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On Our Radar

Faces, places, treasures, and trends that caught our attention

Caviar Cognoscenti
December 19, 2022

By Charles Dubow

Photograph by Jim Henkens

When I was assigned to write about Pointy Snout Caviar in Millerton, my first reaction was “Wait? What? They make caviar in Millerton?” Were sturgeon swimming in Mudge Pond?

Not exactly. But for years from their base in Millerton, Michael Kline and Alexandra Du Cane have been sourcing world-class caviar and supplying the precious eggs to discerning customers across the country. I met the couple recently while Michael was working the phone trying to get several kilos of Israeli caviar through customs at JFK. “It’s like this,” he says, “The caviar is produced in Israel, packed and shipped this morning via El Al. Then it has to go through Fish & Wildlife, and finally a driver has to bring it to us where we then repack it.”

For much of history the notion that caviar would come from Israel, let alone Millerton, would have been risible. Caviar came from the Caspian Sea. Period. But that all began to change with the one-two punch of the Iranian Revolution and the fall of the Soviet Union. International treaties governing the fishing of sturgeon (also known as Beluga) were ignored and, tragically, as a result the Caspian became overfished and the sturgeon population practically wiped out. Sadly, that hasn’t prevented a thriving black market in Caspian caviar. “We wouldn’t take a grain from Russia even before the Ukraine invasion,” says Alexandra, the former founder of Alex Du Cane & Associates, an agency for fashion photographers. “All Russian caviar is illegal.”

Fortunately in the early 2000s there were great strides being made in the development of sustainable aqua-farming. Today sturgeon are farm-raised in more than 20 countries around the world, including Israel, France, Italy, China, and Uruguay. With this diversification of sourcing, however, quality control is no longer as guaranteed as it had once been. In the past, one could simply walk into a purveyor such as Petrossian, order an ounce of Ossetra and be confident that what you were buying was the best.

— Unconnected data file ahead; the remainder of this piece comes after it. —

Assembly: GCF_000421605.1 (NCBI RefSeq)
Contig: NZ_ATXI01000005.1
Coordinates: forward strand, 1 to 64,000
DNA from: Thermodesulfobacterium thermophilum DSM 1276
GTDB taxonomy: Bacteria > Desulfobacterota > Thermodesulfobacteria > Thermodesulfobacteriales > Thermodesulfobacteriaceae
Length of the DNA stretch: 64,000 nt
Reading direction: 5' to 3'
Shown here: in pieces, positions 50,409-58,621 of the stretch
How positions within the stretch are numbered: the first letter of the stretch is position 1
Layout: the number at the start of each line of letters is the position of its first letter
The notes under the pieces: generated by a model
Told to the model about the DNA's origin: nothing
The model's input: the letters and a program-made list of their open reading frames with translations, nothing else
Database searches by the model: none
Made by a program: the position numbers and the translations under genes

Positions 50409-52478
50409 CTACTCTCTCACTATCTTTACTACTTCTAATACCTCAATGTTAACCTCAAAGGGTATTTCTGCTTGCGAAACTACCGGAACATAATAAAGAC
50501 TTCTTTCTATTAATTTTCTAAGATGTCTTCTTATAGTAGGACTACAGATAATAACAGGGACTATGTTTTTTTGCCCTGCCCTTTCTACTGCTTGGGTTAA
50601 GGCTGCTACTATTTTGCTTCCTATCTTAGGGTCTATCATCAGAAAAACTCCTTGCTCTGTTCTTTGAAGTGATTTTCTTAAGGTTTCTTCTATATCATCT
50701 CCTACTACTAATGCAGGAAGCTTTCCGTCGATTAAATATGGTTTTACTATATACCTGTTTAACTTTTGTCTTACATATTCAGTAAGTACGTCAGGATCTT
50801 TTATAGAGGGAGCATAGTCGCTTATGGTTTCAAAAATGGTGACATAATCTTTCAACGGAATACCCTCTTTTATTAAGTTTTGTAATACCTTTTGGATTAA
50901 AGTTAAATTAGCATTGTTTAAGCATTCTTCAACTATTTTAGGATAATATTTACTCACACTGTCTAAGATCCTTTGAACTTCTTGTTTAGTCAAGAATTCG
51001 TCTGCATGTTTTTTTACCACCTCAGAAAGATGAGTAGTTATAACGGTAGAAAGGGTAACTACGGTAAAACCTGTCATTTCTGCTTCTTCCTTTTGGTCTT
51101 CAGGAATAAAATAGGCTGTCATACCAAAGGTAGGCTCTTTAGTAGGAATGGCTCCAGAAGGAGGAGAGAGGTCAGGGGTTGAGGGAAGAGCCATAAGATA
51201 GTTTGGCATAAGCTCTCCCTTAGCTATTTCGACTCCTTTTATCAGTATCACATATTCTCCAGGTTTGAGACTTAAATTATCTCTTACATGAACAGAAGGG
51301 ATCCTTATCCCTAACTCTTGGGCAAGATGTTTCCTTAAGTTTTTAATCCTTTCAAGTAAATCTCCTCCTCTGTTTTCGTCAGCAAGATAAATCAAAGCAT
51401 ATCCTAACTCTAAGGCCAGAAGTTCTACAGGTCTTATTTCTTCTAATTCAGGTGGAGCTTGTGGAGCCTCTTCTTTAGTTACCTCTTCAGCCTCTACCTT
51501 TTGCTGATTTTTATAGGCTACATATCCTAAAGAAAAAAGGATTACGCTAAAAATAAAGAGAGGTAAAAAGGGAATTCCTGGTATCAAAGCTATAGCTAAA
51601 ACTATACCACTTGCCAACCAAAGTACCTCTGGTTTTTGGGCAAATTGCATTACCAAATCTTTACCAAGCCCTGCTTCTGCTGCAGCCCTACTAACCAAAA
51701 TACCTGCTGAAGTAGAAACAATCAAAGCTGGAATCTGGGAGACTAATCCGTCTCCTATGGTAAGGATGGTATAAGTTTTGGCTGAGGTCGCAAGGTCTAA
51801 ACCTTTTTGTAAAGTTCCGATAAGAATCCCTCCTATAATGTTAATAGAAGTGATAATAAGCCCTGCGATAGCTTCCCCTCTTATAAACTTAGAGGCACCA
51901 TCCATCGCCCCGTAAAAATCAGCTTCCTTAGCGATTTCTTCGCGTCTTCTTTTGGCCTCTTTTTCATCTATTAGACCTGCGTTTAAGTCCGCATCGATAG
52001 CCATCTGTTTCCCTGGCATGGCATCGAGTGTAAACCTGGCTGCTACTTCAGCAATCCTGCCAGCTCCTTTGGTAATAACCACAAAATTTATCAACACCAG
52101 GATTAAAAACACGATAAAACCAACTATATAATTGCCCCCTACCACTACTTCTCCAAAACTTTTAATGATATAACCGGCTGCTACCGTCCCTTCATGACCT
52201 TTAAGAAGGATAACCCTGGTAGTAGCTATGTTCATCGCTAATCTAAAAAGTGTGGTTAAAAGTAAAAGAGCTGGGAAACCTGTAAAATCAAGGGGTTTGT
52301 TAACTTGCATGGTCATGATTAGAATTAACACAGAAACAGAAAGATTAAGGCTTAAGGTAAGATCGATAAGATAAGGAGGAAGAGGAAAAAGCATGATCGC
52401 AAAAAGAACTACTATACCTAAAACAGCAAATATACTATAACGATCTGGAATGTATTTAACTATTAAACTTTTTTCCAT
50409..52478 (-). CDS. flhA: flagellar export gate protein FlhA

That’s where people like Pointy Snout come in. “Alexandra is widely regarded to have one of the finest natural palettes when it comes to discerning where to source caviar,” says Michael. “We’ve traveled the world and have extensive contacts in the business. So when we order caviar and sell it, you can be assured that it’s going to be fantastic.”

Jim Henkens

And make no mistake. This is real caviar, not the American paddlefish or hackleback roe that one sees in so many stores. These are rich, ripe, salty-sweet pearls of buttery goodness that explode in the mouth and make your taste buds swoon. But also expect to pay for such luxury. Their prices begin at $175 for 50 g of farm-raised “Siberian” sturgeon. Their most expensive offering? 1,000 g of Ossetra Reserve for $7,500.

Such quality is worth the price. Chef Jeffrey Thompson at The Wheatleigh in Lenox, MA, has been using their caviar for years. “I use Pointy Snout caviar because of the quality, consistency, and flavor of the caviar itself, and because of Alexandra and Michael who take great pride and care with the caviar and provide great service—which is hard to find these days.” —